The most basic definition of ‘Bullion’ is a refined and stamped weight of precious metal, whether it’s Gold, Silver, Platinum or Palladium. Most people imagine Bullion as the rectangular, heavy bricks of Gold often seen in movies and stored in bank vaults. However, Bullion is no more than a practical and tradable form of precious metal in a recognized weight and fineness that can be purchased at the current price for that particular precious metal. So it can be bars or coins, like Krugerrands – both are Bullion.
Our analysis shows that adding 2%, 5% or 10% in gold over the past decade to a hypothetical average SA investor portfolio would have resulted in higher risk-adjusted returns. Source: The World Gold Council
Gold Bullion bars are the preferred investment option for governments, financial institutions and the seriously wealthy who can afford to acquire large amounts from trustworthy mints for a low price. This means they may also pay a lesser premium on the spot price.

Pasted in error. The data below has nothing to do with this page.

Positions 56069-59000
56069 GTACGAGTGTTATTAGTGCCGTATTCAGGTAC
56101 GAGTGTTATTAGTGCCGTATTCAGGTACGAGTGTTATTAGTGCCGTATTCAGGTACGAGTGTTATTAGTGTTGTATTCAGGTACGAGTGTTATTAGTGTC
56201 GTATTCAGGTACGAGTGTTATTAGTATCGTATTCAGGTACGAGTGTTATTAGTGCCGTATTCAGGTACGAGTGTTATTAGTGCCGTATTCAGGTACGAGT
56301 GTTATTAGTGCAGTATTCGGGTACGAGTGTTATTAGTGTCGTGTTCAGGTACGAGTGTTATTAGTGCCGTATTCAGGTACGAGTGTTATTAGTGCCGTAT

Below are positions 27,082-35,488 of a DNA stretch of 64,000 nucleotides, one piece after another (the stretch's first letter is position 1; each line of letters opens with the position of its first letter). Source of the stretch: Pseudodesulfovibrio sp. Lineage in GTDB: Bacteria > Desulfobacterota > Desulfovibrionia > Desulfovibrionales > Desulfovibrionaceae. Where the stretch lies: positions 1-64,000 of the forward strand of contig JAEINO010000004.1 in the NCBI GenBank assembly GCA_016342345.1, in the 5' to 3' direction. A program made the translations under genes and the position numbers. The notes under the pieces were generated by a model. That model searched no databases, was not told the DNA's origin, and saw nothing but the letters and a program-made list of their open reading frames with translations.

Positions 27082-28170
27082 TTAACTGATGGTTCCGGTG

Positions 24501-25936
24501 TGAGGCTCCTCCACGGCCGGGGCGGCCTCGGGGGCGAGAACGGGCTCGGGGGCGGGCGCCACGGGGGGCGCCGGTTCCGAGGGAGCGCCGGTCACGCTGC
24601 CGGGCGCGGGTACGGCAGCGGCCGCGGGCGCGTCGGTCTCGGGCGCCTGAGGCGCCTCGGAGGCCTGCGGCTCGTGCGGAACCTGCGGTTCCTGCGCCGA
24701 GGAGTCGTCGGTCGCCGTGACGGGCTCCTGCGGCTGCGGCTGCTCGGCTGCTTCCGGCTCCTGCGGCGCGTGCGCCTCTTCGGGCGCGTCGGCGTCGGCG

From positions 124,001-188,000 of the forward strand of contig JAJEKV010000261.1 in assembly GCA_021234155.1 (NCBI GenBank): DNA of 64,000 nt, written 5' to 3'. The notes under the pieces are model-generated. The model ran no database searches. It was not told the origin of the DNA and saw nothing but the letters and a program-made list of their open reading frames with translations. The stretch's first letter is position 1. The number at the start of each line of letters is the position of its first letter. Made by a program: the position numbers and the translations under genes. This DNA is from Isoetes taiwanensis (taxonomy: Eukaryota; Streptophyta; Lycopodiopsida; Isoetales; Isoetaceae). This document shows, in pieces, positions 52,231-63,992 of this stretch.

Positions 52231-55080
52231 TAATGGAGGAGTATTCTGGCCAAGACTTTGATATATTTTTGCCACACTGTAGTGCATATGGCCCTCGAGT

Smaller investors prefer Gold Bullion coins like Krugerrands. Not only are they more affordable than the bullion bars, but they are easy to acquire, store and transport and can, potentially, be used as currency.
The best return on this investment comes when the investor holds on to the coins for as long as possible, tracking the gold price and selling when the price has risen sufficiently to make the return worthwhile.
What’s the difference? The only difference is the size and purity of the Gold. Gold bars must be 99.5% pure to qualify as an investment. Coins though come in a variety of Gold content and sizes which will affect their price and value. Good research is needed to ensure you’re getting the right coins for your investment.